However, if you are a victim of discrimination on an Indian reservation, you may still have recourse. Some reservations voluntarily allow themselves to be regulated by the federal statutes from which they would otherwise be exempt, and even more reservations enter into agreements with the states in which they reside and voluntarily subject themselves to applicable state law protections for workers. You’re starting point, and best bet for a favorable outcome regarding your discrimination claim, is to become familiar with the constitution and laws of your particular reservation; see what, if any, local reservation laws have been violated; and investigate what administrative and judicial venues exist under reservation law. Often, a reservation will have its own administrative and judicial systems, with investigators, judges, and other judicial officials, to resolve employment disputes.

Your Cheat Sheet to Understanding the ADA Amendment Act of 2008

The Americans with Disabilities Act was enacted to protect workers across the U.S. from discrimination against disability.  Congress has recently amended the definition of disability within the ADA by instating the Americans with Disabilities Act Amendment Act of 2008.  The March 25, 2011 ruling made significant changes to the ADA, making it easier for individuals to prove they are disabled under the ADAAA’s guidelines.
The changes appear minimal, but will have a sizable impact on the number of citizens classified as disabled. The Amendment is one of the most significant changes in the fight for equality among disabled citizens. It finally provides the disabled an opportunity for protection against unjust discrimination, and implements the necessary change for equality.
We have compiled the most important things you should know about the new ADA Amendment Act.  The ADAAA does the following things:

  1. Provides an interpretation of the word “disability” that is applicable to many impairments that were previously unprotected. The definition of disability remains the same, “a physical or mental impairment that substantially limits one or more of the major life activities of such individual; a record of such an impairment; or being regarded as having such an impairment.”  However, the ADAAA encourages that the terms in the definition should be interpreted broadly.
  2. Supplies guidelines for determining if the disability is “substantially limiting”. A substantially limiting disability is one that makes a person ”significantly restricted as to the condition, manner, or duration under which a major life activity can be performed, in comparison to the average person or to most people.”  The ADAAA also encourages this term to be interpreted broadly, but further develops the law to include guidelines for future court cases.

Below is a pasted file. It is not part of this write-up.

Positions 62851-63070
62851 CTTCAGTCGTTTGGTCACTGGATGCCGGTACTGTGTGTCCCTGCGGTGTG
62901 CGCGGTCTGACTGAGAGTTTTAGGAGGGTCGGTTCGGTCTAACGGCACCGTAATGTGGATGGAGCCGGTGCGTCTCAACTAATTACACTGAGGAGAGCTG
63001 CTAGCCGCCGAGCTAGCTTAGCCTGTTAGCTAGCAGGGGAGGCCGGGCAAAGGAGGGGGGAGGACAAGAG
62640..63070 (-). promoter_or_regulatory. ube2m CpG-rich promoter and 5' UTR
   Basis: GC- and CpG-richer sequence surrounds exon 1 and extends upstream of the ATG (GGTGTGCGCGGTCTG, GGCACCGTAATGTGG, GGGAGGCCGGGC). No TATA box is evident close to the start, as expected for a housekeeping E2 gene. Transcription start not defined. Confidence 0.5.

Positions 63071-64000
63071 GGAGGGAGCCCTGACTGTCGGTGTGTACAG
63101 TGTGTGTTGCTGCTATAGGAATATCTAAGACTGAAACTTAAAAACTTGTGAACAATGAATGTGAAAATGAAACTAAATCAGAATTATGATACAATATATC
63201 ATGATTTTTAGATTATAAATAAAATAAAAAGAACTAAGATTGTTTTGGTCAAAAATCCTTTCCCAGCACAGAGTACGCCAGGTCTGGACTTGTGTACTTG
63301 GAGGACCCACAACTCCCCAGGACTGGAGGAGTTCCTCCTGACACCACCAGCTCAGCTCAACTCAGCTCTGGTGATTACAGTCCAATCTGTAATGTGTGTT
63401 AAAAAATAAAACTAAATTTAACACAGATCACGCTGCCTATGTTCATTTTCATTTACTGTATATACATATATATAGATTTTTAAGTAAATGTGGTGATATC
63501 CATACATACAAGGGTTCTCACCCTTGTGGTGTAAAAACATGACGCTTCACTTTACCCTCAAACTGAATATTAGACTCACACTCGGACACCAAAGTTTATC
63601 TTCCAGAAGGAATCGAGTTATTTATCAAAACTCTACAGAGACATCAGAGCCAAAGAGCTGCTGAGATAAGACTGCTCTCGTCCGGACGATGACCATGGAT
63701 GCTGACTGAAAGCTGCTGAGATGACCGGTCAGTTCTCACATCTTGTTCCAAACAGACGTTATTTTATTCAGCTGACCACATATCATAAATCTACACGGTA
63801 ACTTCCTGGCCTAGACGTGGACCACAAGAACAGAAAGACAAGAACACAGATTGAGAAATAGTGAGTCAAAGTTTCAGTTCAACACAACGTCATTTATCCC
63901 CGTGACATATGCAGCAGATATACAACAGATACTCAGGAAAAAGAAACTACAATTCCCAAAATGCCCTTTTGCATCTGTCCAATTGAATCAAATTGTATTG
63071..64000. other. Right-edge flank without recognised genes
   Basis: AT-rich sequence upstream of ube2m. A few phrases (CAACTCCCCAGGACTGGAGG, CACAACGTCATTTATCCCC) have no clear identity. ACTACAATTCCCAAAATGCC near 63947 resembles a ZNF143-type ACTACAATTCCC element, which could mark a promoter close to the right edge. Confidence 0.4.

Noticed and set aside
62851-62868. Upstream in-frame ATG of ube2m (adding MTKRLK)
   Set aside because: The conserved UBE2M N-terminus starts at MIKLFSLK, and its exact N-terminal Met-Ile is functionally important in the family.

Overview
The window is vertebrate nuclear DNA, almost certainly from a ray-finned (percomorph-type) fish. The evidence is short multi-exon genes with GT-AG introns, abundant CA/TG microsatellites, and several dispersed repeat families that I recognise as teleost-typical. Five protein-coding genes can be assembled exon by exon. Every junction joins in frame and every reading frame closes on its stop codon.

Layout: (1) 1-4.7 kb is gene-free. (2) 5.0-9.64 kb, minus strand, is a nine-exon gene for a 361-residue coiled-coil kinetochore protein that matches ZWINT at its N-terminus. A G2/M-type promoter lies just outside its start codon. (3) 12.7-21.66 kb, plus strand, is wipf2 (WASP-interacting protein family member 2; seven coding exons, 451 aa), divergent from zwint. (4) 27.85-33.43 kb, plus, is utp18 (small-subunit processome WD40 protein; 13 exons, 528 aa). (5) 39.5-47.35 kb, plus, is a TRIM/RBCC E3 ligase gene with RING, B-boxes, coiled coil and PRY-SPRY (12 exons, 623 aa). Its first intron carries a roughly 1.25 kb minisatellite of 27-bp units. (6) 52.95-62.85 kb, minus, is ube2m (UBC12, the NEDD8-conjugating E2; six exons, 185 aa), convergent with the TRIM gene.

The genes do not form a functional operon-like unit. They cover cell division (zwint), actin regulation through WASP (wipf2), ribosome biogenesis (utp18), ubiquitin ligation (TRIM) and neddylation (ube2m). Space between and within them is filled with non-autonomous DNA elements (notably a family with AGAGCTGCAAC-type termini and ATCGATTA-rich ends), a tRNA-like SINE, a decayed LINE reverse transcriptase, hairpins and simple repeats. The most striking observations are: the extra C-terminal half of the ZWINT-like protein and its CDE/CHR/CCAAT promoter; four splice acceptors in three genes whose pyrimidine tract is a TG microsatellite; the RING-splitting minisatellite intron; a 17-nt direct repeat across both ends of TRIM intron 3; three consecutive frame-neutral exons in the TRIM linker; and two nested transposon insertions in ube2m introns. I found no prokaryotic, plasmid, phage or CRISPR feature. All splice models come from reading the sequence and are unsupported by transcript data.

1. Broad construction- The narrow interpretation of the words “impairment” and “substantially limiting” was changed to provide a broader spectrum of the definitions.
    2. Comparison to general population– The disability can be substantially limiting if the person cannot perform a major life activity in comparison to the general population.
    3. Primary issue is compliance, not substantial limitation– Court cases should focus on if the employer was in compliance with the law, rather than focusing on if the disability was, in fact, substantially limiting.
    4. Individualized assessment– all impairments that are alleged to be substantially limiting must be determined on an individual basis.
    5. No requirement for scientific analysis- when the performance of a major life activity by the disabled person is compared to the general population, no scientific, medical or statistical analysis is needed.
    6. No consideration of mitigating measures– when determining if a disability is substantially limiting, mitigating measures (other than ordinary eye glasses or contact lenses) may not be considered.
    7. Episodic impairments or conditions in remission– episodic impairments are still regarded as disabilities when in remission as long as the disability would limit a major life activity when active.
    8. One substantial limitation is sufficient– one determination of a limitation of a major life function is enough to classify an impairment as a protected disability.

If you feel that you have been discriminated against because of your disability, contact an attorney to discuss your options.